In late March and early April of 2016 I travelled up to Corryong for "The Man from Snowy River Festival."
There were various activities over the four days or so, mainly in Corryong: the usual things associated with a bush town: rodeos, cattle dog championships, camp drafting and so on.
As part of the festival, and situated a few kilometres away from town, at the Tom Groggin Station there was a re-enactment of the famous Banjo Patterson poem that begins
"There was movement at the station, for the word had passed around
That the colt from old Regret had got away,
And had joined the wild bush horses - he was worth a thousand pound,
So all the cracks had gathered to the fray.
All the tried and noted riders from the stations near and far
Had mustered at the homestead overnight,
For the bushmen love hard riding where the wild bush horses are,
And the stockhorse snuffs the battle with delight."
The weather remained fine the whole time. Met some interesting characters and found some great accomodation, a house to myself, in nearby Khancoban, just across the border in New South Wales.
Early morning near Corryong
Watching the re-enactment
Watching the re-enactment
The owners of Tom Groggin Station
The colt from "Old Regret" breaks free
Cattle dog contest at Corryong
Gallery 2: Kakadu and Litchfield
For ten days or so in early June of 2017 I travelled with a friend to the Northern Territory.
We took off from Melbourne and flew to Darwin, over the arid but amazingly interesting interior of the country. To my eyes the landscapes below are reminiscent of some of the aboriginal paintings. In Darwin, we picked up our camper van and then spent several remarkable days exploring Kakadu National Park and then Litchfield National Park.
Before getting to Kakadu, and not far from Humpty Doo we detoured to Fogg Dam, a stunning wildlife sanctuary. We were greeted by a small crocodile beside the road. He didn't appear to be interested in dining, mercifully.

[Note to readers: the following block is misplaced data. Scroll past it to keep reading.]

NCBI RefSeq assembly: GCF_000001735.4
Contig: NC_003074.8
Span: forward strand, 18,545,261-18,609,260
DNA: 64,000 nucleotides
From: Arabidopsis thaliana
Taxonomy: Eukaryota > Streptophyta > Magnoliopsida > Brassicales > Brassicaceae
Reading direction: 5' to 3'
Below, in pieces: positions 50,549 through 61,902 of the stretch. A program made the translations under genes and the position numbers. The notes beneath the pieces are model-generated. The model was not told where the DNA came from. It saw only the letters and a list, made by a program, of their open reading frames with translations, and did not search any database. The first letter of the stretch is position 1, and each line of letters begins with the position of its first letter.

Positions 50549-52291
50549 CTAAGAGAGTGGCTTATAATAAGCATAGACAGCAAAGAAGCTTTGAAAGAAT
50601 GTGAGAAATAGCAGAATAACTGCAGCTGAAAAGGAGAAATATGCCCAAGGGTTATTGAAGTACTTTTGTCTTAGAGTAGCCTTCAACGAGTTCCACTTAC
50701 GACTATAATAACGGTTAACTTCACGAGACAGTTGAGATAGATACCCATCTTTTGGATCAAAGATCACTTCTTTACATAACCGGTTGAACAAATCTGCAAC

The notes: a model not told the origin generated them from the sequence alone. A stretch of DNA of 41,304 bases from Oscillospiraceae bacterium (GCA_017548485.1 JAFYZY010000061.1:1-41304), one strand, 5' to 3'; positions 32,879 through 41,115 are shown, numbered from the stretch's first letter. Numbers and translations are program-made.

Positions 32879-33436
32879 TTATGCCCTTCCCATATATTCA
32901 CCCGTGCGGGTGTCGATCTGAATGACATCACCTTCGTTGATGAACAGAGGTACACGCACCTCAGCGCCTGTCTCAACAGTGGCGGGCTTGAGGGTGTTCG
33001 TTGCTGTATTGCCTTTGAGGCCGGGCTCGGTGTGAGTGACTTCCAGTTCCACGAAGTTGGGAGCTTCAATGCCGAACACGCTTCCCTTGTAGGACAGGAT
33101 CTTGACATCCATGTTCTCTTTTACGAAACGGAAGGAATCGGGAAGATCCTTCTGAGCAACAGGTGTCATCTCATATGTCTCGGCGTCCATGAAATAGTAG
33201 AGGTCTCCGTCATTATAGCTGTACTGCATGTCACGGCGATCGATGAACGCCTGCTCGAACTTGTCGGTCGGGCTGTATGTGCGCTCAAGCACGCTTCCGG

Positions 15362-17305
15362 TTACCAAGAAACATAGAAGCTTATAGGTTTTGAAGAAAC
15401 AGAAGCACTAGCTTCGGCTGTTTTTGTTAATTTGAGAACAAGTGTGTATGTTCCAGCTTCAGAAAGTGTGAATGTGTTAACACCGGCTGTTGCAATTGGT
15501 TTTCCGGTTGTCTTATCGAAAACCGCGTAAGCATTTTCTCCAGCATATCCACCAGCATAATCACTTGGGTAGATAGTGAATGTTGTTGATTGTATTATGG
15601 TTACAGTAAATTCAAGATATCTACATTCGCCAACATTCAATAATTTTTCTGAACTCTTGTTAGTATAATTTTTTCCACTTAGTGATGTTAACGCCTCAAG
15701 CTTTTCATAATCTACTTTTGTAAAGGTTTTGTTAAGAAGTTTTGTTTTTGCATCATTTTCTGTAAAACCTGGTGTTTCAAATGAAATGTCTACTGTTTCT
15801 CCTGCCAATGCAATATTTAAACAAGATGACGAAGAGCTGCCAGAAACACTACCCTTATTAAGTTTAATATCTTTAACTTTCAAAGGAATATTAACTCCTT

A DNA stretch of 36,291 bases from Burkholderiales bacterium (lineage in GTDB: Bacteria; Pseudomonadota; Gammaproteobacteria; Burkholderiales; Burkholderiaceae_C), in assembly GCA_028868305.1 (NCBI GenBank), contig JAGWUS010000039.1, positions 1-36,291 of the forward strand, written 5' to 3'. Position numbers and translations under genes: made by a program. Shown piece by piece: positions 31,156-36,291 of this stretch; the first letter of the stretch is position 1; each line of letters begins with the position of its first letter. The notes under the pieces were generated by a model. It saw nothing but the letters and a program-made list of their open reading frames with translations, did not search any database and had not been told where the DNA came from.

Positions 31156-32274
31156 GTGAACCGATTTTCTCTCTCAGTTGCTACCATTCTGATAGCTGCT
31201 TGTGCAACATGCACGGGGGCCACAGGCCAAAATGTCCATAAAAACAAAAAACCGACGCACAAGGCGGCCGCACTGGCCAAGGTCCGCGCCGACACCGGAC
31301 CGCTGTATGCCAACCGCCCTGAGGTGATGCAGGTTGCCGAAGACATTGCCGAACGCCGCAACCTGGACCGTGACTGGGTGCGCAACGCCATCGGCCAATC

Kakadu is managed by the local aborigines. It is about half the size of Switzerland, covering 20,000 square kilometres. It is home to approximately 10,000 crocodiles and 250 or so species of birds.
We took an early morning ride on a boat, over Yellow Waters with its birdlife and crocodiles. As at Fogg Dam there were lots of Jacanas, often called Jesus birds as they waddle about on top of the water.
After getting into Kakadu proper we camped on night at Mamukala Wetlands to catch a sight of the birds in the morning. Not many to see, as it turned out, but a lovely sunrise more than compensated.
We went on an incredibly bumpy ride to get to Motor Car Falls. It was bone-shattering in the van and the noise was deafening. We eventually got to the car park and then walked for quite some time. Though there was no water coming over the falls the soaring rock face and the brilliant, clear pool was worth the effort.
Sunset at Ubirr
Aerial view of the interior
Southern Great Egret
Dawn over Yellow Waters
Sunrise on Yellow Waters - home to a variety of bird life and crocodiles
Comb crested Jacana
Also known as the Lotus bird or even, because of its seeming ability to walk on water, the Jesus bird.
Eastern Great Egret
Dawn _Mamukala wetlands
Motor Car Fall_Kakadu
Reflections at Motor Car Falls
Kapok Tree at Nourlangie Rock
Nourlangie Rock, site of several aboriginal art galleries
The Rainbow Serpent - aerial view
Termite mounds _ Kakadu
New growth after burnout
The aborigines burn off twenty-five percent of the park each year. The ensuing new growth assures a healthy park.
Florence Falls, Litchfield National Park
Reflections _ Buley Rock Hole, Litchfield National Park